Daunt Books in Chelsea may have to move temporarily after more than 10 years on the site if a planning application to redevelop the building block is granted tonight (8th March).
Landlords Imperial Tobacco Trustees have applied to overhaul Cavaye House, built in the seventies, in Fulham Road, London, which houses Daunt Books, formerly The Pan Bookshop.
The proposal has been recommended for approval by officers and Kensington and Chelsea councillors at are set to make a decision tonight to pass the plans, reported the London Evening Standard.
The application involves installing a branch of Cote Brasserie in a large ground-floor site, cutting the number of shop units from three to one.
Rose Cole, manager of Daunt Books in Chelsea, said that the current plans involve building right up to the pavement, which would force the popular shop to move for between nine months and a year.
“We are in limbo at the moment,” she told The Bookseller. “The landlord wants to redevelop the building. If the plans are passed, they want to extend one building right out to the pavement, which would mean we would have to move for none months to a year at least because we can’t be in the property at that time. At the moment we do not know what is happening. We would love to stay, it was The Pan Bookshop before us and we don’t want our time here to end. Obviously if we move it will impact on revenue.”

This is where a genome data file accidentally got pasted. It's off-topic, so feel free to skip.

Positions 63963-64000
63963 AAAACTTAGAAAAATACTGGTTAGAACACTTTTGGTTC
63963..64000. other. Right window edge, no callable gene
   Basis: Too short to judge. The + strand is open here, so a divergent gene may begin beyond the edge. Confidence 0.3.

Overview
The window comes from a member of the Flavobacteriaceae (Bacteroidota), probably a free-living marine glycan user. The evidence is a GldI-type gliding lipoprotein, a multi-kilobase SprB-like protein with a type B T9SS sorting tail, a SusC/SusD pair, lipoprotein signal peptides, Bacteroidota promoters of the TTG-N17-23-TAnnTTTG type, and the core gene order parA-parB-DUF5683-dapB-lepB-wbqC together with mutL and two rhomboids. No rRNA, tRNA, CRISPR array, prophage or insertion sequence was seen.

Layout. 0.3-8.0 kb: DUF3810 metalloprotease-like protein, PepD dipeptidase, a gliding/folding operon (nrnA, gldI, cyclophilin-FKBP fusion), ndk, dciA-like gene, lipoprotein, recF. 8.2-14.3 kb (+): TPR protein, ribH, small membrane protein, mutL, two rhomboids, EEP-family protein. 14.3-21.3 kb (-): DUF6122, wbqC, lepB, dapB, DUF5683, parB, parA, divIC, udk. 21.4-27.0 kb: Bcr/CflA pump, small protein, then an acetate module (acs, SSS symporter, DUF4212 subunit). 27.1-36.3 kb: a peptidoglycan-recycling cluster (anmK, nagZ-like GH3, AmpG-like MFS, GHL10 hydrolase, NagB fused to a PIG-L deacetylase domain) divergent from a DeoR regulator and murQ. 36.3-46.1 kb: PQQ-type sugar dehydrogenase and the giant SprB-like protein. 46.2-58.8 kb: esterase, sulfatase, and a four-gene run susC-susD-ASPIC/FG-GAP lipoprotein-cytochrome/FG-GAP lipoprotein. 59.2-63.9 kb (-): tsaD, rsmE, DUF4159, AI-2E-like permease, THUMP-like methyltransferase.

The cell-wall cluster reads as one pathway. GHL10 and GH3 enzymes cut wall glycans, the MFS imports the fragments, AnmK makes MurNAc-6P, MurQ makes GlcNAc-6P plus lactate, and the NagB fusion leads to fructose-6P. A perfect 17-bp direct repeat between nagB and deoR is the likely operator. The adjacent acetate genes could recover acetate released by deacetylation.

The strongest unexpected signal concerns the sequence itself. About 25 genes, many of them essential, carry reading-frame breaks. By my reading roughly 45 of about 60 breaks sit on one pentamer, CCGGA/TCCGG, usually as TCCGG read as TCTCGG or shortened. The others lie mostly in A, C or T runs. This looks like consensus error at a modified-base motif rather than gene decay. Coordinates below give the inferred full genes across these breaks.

She added: “We have been talking to the landlord all the time and I hope we can come to an agreement.”
James Daunt, who owns the six-strong bookselling mini-chain, said that while he didn’t know exactly what the plans entailed, he wasn’t in “panic mode yet” and bringing the frontage forward may actually benefit the shop.
“In theory we would just step aside for a while while the work was being done," he told The Bookseller. "We have a right to reoccupy so we would go back in, but we would end up with a narrower shop, which we prefer as booksellers, because we don’t like large frontages. It may reduce our “zone A” in the store and result in lower rent, which is music to my ears.”
He added: "Obviously we do not want to temporarily vacate and it would be a pain, but we are not in panic mode at this point."
Over 140 residents have objected to the proposals, including impressionist Rory Bremner, who wrote: “To close a unique and individual bookshop in favour of another chain restaurant in an area already full of restaurants and, in the process, build over one of the few areas of open pavement in quite a congested stretch of Fulham Road, is very unwelcome. The ‘piazza’ outside Daunt’s bookshop is a welcome bit of breathing space in a crowded row of shop fronts. What a shame to lose it. I urge you to resist the application, and hope that in so doing you will be preserving a little of the character of the area against further encroachment.”
A spokesman for the applicant added: “Although commercial tenants would be required to vacate during construction, the applicant has sought to retain long-standing tenants where possible, with an offer to return post-construction.”